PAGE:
A major aspect of the reforms at this point was about making apprenticeships more consistent in output, so that one company could take on an apprentice trained at another and be confident that all apprentices would have the same knowledge and skills and demonstrate the right behaviours required for the occupation. How they arrived at this point, the training itself, was no longer regulated by qualifications or specifications and was left to the provider and employer to determine, thus incentivising innovative delivery and opening up the market. 
It was subsequently identified that there needed to be a mechanism for ensuring that apprentices had reached the standard. Employer groups developed assessment plans to enable new End Point Assessment Organisations (EPAOs) to test the apprentices to validate their competency, and indeed to grade it, according to employer determined grading. 

The biggest single disruptor came in 2016, with the announcement of the introduction of the apprenticeship levy, which would enable employers in England to get back their taxed contributions to spend on apprenticeships. Each apprenticeship would be assigned a funding band, which was the maximum funding rate that could be paid for from the company returned funding, in the form of a digital account. More could be spent if an employer sought to benefit, but this had to be from the training budget not from the contributions. At the same time, the previously available apprenticeship frameworks had their funding levels reduced. This made it financially more interesting for a provider to offer the new apprenticeship standards than the previous frameworks.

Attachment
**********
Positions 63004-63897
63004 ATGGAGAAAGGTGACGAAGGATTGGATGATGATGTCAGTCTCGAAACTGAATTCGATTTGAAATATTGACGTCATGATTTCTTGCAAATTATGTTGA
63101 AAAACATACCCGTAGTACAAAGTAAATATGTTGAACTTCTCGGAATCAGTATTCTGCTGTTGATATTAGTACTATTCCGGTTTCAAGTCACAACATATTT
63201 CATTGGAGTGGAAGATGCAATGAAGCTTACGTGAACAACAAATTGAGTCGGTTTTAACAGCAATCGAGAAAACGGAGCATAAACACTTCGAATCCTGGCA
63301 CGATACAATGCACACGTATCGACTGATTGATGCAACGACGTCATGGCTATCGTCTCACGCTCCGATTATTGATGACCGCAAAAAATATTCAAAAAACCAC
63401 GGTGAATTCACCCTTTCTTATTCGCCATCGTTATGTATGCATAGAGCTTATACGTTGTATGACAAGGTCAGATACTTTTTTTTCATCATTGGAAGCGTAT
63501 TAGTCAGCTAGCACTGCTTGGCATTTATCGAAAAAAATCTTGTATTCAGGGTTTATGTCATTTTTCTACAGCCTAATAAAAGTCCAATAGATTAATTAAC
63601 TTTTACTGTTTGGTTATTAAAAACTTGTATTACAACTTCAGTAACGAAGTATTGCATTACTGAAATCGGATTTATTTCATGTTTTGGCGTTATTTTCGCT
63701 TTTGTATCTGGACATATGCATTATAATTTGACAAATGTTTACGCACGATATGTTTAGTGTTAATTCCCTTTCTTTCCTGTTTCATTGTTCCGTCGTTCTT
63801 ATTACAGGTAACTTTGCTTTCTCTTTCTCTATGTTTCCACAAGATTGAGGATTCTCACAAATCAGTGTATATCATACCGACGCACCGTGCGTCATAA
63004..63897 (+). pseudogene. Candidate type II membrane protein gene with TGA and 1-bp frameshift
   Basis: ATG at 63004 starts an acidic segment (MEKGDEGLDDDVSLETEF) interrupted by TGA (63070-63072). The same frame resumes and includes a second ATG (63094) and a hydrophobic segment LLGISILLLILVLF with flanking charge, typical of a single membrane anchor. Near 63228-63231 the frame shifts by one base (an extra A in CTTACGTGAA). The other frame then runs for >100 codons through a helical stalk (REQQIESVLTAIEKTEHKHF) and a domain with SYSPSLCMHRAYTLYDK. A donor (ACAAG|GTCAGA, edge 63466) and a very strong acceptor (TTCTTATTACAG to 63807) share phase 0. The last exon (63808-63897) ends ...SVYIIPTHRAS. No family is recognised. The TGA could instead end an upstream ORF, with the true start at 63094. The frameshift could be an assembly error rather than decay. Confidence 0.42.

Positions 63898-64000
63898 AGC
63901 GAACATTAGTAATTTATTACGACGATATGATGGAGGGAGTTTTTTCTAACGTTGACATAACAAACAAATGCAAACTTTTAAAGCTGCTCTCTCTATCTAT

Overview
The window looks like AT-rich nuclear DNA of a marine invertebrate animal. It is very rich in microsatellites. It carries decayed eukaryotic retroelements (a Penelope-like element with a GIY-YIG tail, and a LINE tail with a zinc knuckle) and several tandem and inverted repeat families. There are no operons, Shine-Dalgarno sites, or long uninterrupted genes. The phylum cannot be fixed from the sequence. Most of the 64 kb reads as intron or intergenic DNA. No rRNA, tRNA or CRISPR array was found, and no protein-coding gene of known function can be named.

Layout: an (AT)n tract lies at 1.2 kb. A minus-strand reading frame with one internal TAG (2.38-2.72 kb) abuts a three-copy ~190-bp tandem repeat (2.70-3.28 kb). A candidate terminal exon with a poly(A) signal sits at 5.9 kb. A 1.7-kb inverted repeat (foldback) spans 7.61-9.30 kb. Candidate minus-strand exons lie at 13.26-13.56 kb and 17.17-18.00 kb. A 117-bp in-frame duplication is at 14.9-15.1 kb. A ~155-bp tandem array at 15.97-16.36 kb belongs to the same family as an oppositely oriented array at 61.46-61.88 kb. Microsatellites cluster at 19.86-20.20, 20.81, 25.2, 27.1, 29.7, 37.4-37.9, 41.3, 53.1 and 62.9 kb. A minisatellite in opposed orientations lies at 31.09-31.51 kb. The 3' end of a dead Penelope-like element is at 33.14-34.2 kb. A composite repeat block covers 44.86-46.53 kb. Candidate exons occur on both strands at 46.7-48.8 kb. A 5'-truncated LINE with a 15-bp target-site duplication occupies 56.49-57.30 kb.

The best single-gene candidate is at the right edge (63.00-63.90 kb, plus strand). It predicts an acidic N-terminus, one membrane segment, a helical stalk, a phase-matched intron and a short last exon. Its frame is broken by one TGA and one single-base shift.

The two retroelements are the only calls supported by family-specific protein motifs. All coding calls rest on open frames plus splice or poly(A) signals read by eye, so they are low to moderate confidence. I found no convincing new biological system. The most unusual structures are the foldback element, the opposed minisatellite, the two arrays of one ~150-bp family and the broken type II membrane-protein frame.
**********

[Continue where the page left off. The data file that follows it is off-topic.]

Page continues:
The report also highlighted a number of obstacles relating to apprenticeship providers. These included: 

• Quality: There is a sense that there is a highly variable quality of delivery in the marketplace. Providers don’t apply to deliver a specific standard but apply to deliver ‘apprenticeships’, and so there is limited guidance for employers around good provision for specific standards. Many providers are slow to make the change and try to shoehorn old ways of working, or delivering old programmes, into new standards. Companies buy provision on a standard-by-standard basis. Some parts of the supply chain benefit from voluntary schemes such as People First’s ‘Gold’ standard and the NSAFD’s ‘Industry Approved’ quality mark. These schemes provide additional voluntary quality assurance to the official Register within a market-oriented landscape.

• Availability of standards: Employers have to make do with standards because providers are offering  them rather than getting the standards that they want. This can be true where there are new standards and where there is a requirement for specific cohorts of learners from an industry.

• Information to employers: Providers, are the major source of information for many employers, particularly smaller ones. Providers will sell what they can deliver, and there are a number of instances of providers recommending apprenticeships that are generic, or have been superseded by new standards that are more appropriate. Whether through a lack of awareness of what is a constantly changing landscape, or through deliberate targeting of what they can offer, employers are not always ‘informed purchasers’.

• Turmoil:  There is considerable turmoil in the system. As a result of the changing financial model and ongoing quality assurance implementation through Ofsted, providers are becoming insolvent quickly. This is impacting learners who are studying and employers who will have to find a new provider. Whilst it is vital that poor quality and poor practices are identified, it is observed that there is significant turmoil.

A copy of the report can be downloaded from